Phentermine, as it turns out, never went off the market. It has been low-key available on its own ever since fen-phen was pulled. And young women are taking it—even if they’re out here on Insta extolling the powers of Peloton. The most recent FDA study, from 2016, found that over 25 million prescriptions for phentermine were dispensed between 2008 and 2011 (65 percent of those were to women between the ages of 17 and 44). And the number of prescriptions doubled between 2007 and 2017, according to the health-care data company Iqvia. “Women are taking phentermine,” says Alicia Mundy, author of Dispensing With the Truth: The Victims, the Drug Companies, and the Dramatic Story Behind the Battle Over Fen-Phen. “They just don’t want to talk about it because it’s not a shiny new thing like the Keto plan or intermittent fasting.”
Taken solo, the phen half of fen-phen doesn’t melt pounds quite as miraculously as the infamous super-drug, but it’s still an effective appetite suppressant, helping users lose weight without having to lift a dumbbell. Doctors believe it works by targeting the hypothalamus (the part of the brain responsible for satiety) and boosting neurotransmitters that help minimize hunger and cravings.
Rebecca Scritchfield, RDN, a registered dietician nutritionist who runs a body-positive anti-dieting nutrition group in Washington D.C., says there’s a real stigma around admitting you want to lose weight nowadays, let alone are doing it with diet pills. This has driven phen users underground, to a network of online health and fitness message boards where they can anonymously share doctor recommendations and compare doses with their “phrend friends.”
Stacey*, from Southern California, got on phen last summer, after she’d compulsively overshared on social media in a bout of tiredness and unhappiness. My bod is a mushy mess. Help! Publicly, she received comments like, Love your body! Don’t worry about the number! As long as you’re healthy that’s all that matters! But she got multiple DMs telling her about a local weight-loss clinic that prescribed phentermine, a drug that could supposedly make her skinny fast.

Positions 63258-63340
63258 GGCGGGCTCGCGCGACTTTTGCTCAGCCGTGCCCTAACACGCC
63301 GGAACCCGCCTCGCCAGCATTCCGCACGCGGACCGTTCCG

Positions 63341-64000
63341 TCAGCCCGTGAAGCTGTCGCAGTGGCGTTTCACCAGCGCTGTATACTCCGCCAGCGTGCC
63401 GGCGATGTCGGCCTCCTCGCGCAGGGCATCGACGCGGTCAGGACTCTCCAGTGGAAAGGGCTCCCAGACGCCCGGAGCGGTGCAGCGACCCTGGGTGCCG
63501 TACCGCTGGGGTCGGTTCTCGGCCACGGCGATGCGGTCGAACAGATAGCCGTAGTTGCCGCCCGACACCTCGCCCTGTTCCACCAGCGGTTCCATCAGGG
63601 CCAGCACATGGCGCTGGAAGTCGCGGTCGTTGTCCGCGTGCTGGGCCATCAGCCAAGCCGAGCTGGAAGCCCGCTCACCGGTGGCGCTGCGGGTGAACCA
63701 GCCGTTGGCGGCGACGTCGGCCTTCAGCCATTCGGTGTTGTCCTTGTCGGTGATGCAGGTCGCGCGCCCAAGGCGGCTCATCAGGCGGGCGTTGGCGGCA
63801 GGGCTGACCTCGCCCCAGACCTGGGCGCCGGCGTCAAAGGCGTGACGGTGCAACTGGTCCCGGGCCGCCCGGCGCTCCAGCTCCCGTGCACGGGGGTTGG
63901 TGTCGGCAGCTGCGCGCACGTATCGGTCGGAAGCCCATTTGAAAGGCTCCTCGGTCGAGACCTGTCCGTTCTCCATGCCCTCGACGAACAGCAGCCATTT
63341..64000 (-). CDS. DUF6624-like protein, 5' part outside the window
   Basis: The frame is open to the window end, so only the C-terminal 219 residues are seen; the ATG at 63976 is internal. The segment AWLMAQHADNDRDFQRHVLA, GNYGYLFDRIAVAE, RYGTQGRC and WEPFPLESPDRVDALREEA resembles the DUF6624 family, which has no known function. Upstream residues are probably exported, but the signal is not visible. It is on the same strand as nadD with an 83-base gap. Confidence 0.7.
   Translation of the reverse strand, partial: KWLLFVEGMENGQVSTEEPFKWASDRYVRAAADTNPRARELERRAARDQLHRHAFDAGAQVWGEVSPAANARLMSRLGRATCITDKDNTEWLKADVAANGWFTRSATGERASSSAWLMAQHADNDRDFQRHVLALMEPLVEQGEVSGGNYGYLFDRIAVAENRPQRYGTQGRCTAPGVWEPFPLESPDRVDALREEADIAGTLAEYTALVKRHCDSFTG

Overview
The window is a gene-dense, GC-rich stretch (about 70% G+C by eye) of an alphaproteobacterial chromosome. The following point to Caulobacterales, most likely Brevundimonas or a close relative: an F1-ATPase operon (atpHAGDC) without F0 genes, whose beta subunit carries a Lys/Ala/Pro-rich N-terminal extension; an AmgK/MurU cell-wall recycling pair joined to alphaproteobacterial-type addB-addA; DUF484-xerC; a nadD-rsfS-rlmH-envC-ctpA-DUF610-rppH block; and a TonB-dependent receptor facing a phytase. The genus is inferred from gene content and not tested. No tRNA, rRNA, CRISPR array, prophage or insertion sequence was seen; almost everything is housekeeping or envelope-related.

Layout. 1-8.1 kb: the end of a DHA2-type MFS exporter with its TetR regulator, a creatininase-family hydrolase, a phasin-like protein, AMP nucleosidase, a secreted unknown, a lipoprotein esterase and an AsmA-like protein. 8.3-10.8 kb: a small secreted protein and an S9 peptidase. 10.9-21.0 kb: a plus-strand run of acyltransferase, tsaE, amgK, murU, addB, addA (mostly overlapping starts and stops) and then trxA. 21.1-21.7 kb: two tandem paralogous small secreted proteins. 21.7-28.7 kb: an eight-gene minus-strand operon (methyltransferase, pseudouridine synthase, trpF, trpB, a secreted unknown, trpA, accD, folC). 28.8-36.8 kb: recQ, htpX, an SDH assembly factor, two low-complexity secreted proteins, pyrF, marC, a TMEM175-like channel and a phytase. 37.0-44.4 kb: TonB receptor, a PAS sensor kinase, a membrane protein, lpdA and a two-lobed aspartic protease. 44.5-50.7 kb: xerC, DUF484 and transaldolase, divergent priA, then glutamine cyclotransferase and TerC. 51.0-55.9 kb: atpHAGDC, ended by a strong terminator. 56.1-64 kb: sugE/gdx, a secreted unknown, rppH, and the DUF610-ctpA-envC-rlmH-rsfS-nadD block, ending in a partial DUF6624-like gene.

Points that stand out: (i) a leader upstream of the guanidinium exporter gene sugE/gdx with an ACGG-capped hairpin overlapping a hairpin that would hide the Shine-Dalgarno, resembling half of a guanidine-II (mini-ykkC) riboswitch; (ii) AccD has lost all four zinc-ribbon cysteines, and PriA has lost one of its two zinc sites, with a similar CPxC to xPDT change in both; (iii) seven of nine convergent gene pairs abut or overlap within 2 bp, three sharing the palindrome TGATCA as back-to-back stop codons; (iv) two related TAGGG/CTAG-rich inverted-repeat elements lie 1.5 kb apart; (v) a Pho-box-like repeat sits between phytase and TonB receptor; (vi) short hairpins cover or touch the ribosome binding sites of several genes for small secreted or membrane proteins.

By then Stacey had already tried Weight Watchers, now WW, which always left her feeling “hungry and tortured,” as well as boutique fitness studios, but her schedule made it hard to find the time. And anyway: $40 classes where everyone wears $100 yoga pants? With wannabe fitness influencers doing crunches next to her?
She got the pills.
Not six months later she was down 60 pounds and wearing her skinny jeans. “I did nothing and the weight just…went away,” Stacey says, in wonder and amazement. “It was crazy.” Most people in her life still think the results happened because—wellness! She had her mother-in-law believing she’d cut out soda and swapped bread for lettuce wraps. Amid all the attention and compliments, Stacey couldn’t bear to come clean: “It seemed embarrassing to me that all the effort I’d put in at the gym and with my diet wasn’t cutting it,” she says, “and that I couldn’t lose weight the way that everyone else was.”
It was five months after Stacey swallowed her first phen that she passed out. She was at a bar with friends, one of whom caught her in his arms. She came to quickly—and immediately suspected the pills.
By then, there had been other strange things happening to her, including clumps of hair falling out in the shower (hair loss is not a direct side effect of phen, but can result from nutrient deficiency) and a hip that had become weirdly numb. The symptoms were so pronounced that for months she’d been joking with a close friend that her diet pills would kill her.